Artomyces pyxidatus

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Artomyces pyxidatus
Artomyces pyxidatus 45278.jpg
Scientific classification
Kingdom: Fungi
Division: Basidiomycota
Class: Agaricomycetes
Order: Russulales
Family: Auriscalpiaceae
Genus: Artomyces
Species: A. pyxidatus
Binomial name
Artomyces pyxidatus
(Pers.) Jülich (1982)
  • Clavaria pyxidata Pers. (1794)
  • Merisma pyxidatum (Pers.) Spreng. (1827)
  • Clavaria coronata Schwein. (1832)
  • Clavaria petersii Berk. & M.A.Curtis (1873)
  • Clavicorona coronata (Schwein.) Doty (1947)
  • Clavicorona pyxidata (Pers.) Doty (1947)
Artomyces pyxidatus
View the Mycomorphbox template that generates the following list
Mycological characteristics
smooth hymenium
no distinct cap
hymenium attachment is irregular or not applicable
lacks a stipe
spore print is white
ecology is saprotrophic
edibility: edible

Artomyces pyxidatus is a coral fungus that is commonly called crown coral or crown-tipped coral fungus. Its most characteristic feature is the crown-like shape of the tips of its branches. The epithet pyxidatus means "box-like"—a reference to this shape.[2]

Artomyces pyxidatus can be observed throughout North America during the growing season. In Britain, it was recorded in 2012, almost 116 years after its previous reliable report, a collection made by mycologist Carleton Rea on 20 October 1896. It is widespread but uncommon in Europe.[2] The fungus produces its fleshy, coral-like fruiting bodies on decaying wood. Basidia and basidiospores are produced on the surfaces of the branches. These fungi are considered edible when cooked, although some people may experience gastrointestinal upset, especially after eating a large quantity. The raw fruiting bodies have a peppery taste that usually disappears when cooked.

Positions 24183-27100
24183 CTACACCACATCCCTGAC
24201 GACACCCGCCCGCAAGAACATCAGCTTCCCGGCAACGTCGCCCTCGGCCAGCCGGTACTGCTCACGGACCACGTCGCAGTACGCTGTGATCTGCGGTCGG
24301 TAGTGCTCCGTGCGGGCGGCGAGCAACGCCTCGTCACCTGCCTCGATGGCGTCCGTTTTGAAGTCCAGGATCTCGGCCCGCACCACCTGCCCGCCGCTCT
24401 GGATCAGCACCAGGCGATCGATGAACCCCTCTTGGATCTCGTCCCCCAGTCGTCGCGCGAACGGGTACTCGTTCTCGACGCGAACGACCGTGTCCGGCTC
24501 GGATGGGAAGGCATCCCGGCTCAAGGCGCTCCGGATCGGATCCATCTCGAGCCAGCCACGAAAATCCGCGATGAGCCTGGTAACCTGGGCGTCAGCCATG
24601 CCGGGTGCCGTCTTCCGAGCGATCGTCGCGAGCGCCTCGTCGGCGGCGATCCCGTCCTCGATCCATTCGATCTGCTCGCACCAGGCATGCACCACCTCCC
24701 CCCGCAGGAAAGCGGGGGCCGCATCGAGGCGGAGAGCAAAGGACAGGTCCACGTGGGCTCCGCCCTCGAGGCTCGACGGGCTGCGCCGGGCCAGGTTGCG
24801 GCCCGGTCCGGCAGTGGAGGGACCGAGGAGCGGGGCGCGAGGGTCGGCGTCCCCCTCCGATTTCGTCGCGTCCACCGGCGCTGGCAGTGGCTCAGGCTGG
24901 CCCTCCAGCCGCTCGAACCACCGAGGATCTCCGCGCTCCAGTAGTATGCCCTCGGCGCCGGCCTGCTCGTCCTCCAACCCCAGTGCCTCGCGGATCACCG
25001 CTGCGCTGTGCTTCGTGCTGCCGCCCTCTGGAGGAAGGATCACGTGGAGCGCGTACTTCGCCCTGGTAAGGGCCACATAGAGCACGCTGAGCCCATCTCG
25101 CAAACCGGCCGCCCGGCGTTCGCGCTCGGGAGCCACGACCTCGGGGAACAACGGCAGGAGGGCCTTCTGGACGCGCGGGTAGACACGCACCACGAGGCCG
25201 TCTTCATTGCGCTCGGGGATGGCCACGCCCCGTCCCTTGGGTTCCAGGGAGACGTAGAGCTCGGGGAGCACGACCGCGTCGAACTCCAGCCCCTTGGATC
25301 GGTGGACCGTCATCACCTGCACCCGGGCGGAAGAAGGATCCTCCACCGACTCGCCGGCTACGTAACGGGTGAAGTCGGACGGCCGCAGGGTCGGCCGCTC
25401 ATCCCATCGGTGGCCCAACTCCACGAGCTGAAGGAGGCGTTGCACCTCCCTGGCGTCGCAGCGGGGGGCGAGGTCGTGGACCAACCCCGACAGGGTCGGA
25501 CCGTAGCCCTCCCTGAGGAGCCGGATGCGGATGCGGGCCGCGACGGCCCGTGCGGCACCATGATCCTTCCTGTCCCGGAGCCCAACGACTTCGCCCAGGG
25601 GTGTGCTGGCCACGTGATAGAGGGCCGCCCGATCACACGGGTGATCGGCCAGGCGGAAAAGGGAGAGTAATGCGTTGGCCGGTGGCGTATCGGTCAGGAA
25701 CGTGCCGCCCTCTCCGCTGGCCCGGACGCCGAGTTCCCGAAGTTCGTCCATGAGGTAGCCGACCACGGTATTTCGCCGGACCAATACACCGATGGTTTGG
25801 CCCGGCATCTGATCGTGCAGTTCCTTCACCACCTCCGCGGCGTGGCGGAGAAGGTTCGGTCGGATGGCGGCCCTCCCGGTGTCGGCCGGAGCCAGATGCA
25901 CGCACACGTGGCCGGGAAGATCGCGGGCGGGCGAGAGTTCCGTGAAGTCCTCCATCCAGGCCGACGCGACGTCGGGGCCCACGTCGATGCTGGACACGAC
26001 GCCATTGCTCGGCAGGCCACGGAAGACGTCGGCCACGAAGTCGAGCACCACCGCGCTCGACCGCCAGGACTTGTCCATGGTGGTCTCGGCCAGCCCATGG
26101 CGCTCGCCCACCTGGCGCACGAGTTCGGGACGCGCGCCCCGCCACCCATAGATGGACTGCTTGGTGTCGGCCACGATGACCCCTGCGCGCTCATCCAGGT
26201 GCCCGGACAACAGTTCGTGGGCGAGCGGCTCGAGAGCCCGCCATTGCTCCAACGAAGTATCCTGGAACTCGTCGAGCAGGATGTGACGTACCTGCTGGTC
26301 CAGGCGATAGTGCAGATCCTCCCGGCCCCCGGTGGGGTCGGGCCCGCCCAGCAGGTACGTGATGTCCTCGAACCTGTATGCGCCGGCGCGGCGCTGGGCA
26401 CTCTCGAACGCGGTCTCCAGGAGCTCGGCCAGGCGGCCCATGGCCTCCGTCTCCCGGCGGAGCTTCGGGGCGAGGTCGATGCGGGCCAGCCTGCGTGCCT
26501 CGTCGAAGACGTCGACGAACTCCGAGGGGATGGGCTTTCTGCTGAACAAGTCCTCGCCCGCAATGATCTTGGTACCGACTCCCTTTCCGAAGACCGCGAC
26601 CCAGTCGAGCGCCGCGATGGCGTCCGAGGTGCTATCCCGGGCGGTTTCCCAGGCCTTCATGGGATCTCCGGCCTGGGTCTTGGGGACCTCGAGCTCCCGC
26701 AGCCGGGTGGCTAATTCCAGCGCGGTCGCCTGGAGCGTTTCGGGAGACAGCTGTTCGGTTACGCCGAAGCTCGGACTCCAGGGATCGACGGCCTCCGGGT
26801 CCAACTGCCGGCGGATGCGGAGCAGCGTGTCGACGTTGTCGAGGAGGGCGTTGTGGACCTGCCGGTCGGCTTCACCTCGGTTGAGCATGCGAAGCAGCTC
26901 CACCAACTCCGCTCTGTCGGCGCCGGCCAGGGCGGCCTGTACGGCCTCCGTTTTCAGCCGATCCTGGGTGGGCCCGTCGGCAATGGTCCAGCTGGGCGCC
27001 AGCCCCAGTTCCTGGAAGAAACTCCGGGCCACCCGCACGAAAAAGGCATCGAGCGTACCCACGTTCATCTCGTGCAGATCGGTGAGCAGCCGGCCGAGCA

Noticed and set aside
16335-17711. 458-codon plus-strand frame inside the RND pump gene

The sesquiterpenes compounds pyxidatols A-C, tsuicoline E and omphadiol have been obtained from the liquid culture of this fungus.[3]


  1. ^ "Artomyces pyxidatus (Pers.) Jülich 1982". MycoBank. International Mycological Association. Retrieved 2011-01-18. 
  2. ^ a b Henrici A, Mahler N (2012). "Artomyces pyxidatus refound in Britain". Field Mycology. 14 (1): 31–32. doi:10.1016/j.fldmyc.2012.12.009. 
  3. ^ Zheng Y-B, Lu C-H, Zheng Z-H, Lin X-J, Su W-J, Shen Y-M (2008). "New sesquiterpenes from edible fungus Clavicorona pyxidata". Helvetica Chimica Acta. 91 (11): 2174–80. doi:10.1002/hlca.200890235. 

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